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Talking Head Housewarming: Deep Sleep, the Spider Bags, the Golden Boys, Hollywood, CPC Gangbangs, Vincent Black Shadow, Talking Head, May 14

May 16, 2008
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As previously reported, the Talking Head recently left it’s longtime Davis Street location for new digs inside Sonar. Earlier this week, a couple shows were held in Sonar’s smaller-stage Club room, but Wednesday’s show went down in the space’s former lounge, the Talking Head’s official new home.

Upon arriving at Sonar, the only notice of a new tenant was a hand-lettered sign propped up at ground level next to an alley entrance. The narrow, dimly lit passage, nearly blocked by a parked van, gave the evening a clandestine air apropos for the punk-rooted show bill. Stepping inside was disorienting–the lounge’s posh leather sofas and pool table were haphazardly jammed up against one wall, requiring a quick side step as one entered the lounge proper. A rough foot and a half-tall platform–flanked by a splotchy, unfinished wall–was set up opposite the intact bar. A tiny merch table was squeezed into a corner beside a hodgepodge of amps and other audio equipment. Clearly, it was a room in transition, like a basement storage space that just happened to be lit with the golden ambiance of fancy, crackled-glass ceiling lamps.

Having heard that hometown act Deep Sleep was opening with a surprise set, Noise arrived early, catching the band in midsong. The band nailed that tightly wound, thrashy Southern Cali punk like the past 20-odd years never happened. Think: Descendents-esque bass lines and unrelenting vox courtesy of singer Tony Pence, who got in an impressive jack-knife jump without fumbling a word. Like most good things, Deep Sleep’s set was over just a little too soon.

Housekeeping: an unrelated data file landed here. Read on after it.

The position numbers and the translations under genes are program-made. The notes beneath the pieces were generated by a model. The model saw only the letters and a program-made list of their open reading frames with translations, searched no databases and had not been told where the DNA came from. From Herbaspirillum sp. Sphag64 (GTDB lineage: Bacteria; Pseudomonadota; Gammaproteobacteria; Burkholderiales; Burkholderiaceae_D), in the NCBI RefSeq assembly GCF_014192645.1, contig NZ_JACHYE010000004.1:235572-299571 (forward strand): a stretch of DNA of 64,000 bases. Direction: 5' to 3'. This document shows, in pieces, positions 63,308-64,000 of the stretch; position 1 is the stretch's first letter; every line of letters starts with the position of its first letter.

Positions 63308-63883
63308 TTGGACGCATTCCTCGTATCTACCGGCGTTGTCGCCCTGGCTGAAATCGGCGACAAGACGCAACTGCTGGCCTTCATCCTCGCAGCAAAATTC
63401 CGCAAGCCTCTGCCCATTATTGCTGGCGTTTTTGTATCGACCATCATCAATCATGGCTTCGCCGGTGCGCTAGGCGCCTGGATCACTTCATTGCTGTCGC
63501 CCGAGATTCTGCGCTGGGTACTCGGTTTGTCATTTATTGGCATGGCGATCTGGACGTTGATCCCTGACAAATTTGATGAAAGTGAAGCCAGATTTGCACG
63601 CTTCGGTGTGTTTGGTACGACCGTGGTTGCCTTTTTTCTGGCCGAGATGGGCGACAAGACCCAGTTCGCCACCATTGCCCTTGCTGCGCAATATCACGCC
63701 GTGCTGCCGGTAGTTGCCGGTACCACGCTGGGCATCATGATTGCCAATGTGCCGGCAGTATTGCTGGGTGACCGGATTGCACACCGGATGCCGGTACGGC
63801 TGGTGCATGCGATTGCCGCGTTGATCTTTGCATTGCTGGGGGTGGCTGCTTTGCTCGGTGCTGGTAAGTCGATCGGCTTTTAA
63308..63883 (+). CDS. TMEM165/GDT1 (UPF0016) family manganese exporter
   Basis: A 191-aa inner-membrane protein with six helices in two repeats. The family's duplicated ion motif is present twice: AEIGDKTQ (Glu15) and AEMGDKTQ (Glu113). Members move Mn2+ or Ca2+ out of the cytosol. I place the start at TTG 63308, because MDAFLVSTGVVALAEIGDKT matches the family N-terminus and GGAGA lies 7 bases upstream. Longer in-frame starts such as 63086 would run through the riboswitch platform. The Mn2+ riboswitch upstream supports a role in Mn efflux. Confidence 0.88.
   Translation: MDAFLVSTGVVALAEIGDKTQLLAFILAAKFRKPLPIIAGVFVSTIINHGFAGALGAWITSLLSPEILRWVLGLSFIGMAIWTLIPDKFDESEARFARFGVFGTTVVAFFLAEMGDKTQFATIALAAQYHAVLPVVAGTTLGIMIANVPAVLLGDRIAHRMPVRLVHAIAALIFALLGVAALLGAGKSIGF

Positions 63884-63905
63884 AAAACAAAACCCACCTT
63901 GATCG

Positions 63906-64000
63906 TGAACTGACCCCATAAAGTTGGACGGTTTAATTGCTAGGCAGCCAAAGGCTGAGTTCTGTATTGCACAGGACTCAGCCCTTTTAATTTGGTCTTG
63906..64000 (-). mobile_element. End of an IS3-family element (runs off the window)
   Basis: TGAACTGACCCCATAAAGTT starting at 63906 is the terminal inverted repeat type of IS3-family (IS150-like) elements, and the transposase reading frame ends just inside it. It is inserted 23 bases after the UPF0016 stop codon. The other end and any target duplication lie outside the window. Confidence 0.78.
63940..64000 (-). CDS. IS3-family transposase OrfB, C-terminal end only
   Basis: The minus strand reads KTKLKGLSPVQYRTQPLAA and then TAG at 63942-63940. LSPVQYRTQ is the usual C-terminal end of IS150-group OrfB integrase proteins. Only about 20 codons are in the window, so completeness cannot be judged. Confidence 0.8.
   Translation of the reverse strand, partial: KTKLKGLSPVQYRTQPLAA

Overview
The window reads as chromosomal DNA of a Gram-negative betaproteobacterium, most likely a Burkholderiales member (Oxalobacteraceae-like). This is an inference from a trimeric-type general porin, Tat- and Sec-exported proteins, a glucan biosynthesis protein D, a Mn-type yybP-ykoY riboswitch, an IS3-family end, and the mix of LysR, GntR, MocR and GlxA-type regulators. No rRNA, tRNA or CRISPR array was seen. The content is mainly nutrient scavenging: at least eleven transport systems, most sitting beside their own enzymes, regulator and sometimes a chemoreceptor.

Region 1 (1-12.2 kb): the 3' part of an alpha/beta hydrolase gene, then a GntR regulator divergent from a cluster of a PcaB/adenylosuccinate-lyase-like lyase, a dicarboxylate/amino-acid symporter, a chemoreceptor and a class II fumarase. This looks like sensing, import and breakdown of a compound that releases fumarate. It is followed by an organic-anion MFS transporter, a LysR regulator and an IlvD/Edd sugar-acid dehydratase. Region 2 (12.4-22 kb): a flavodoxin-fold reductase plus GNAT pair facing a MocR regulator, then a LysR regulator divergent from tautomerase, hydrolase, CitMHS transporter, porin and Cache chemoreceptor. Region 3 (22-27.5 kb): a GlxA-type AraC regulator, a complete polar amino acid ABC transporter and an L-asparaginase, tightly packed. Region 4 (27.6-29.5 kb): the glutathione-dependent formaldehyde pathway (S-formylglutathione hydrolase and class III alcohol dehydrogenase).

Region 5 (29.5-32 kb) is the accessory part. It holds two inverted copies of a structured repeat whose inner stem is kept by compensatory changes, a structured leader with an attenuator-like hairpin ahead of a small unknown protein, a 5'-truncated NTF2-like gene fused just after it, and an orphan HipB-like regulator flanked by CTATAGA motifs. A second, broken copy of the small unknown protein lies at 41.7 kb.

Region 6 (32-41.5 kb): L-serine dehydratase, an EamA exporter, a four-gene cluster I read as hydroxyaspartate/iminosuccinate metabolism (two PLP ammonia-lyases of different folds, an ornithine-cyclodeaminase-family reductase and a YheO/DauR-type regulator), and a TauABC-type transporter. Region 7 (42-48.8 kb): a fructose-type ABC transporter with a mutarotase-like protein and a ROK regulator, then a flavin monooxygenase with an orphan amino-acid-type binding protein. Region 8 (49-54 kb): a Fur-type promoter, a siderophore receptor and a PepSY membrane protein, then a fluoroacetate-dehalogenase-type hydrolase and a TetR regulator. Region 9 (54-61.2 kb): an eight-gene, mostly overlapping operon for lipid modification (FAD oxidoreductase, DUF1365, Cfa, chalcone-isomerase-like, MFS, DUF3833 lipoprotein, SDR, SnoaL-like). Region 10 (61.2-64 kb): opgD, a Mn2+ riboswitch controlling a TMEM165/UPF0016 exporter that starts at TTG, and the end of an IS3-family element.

Next up was another unbilled addition, Chapel Hill, N.C.’s the Spider Bags: a twangy foursome complete with slide guitar and a singer affecting that booze-wearied drawl. While pleasant enough, the group didn’t impress. To be fair, the sound in the lounge was borderline terrible–the space is, essentially, a concrete box, for now at least. Assumedly, this explains why the singer’s guitar sounded scratchy and fuzzed out in the worst way. Then again, the slide guitar rang out silver and clear. The drummer fascinated by pulling some excellent, pained faces as he pounded away, and the wiry lead singer went all mad scientist at set’s end, throwing his guitar to the ground, clambering precariously atop the drum kit, and conjuring some wavering feedback from his amp during the extended outro.

The Golden Boys , from Austin, Texas, were up next. Like their tourmates the Spider Bags, this group played country-tinged rock, complete with booze references. However, the Golden Boys hail from a markedly rowdier, garage rock sound prone to lo-fi messiness. Throughout its set, the group would drop the twang in favor of cacophonous, vaguely psychedelic midsong breakdowns punctuated by monkey-house yelps. The keyboardist seemed promising at first–and again, maybe it was a sound issue–but didn’t seem to bring much of anything to the set. All in all, the Golden Boys came off as a bit silly and muddled.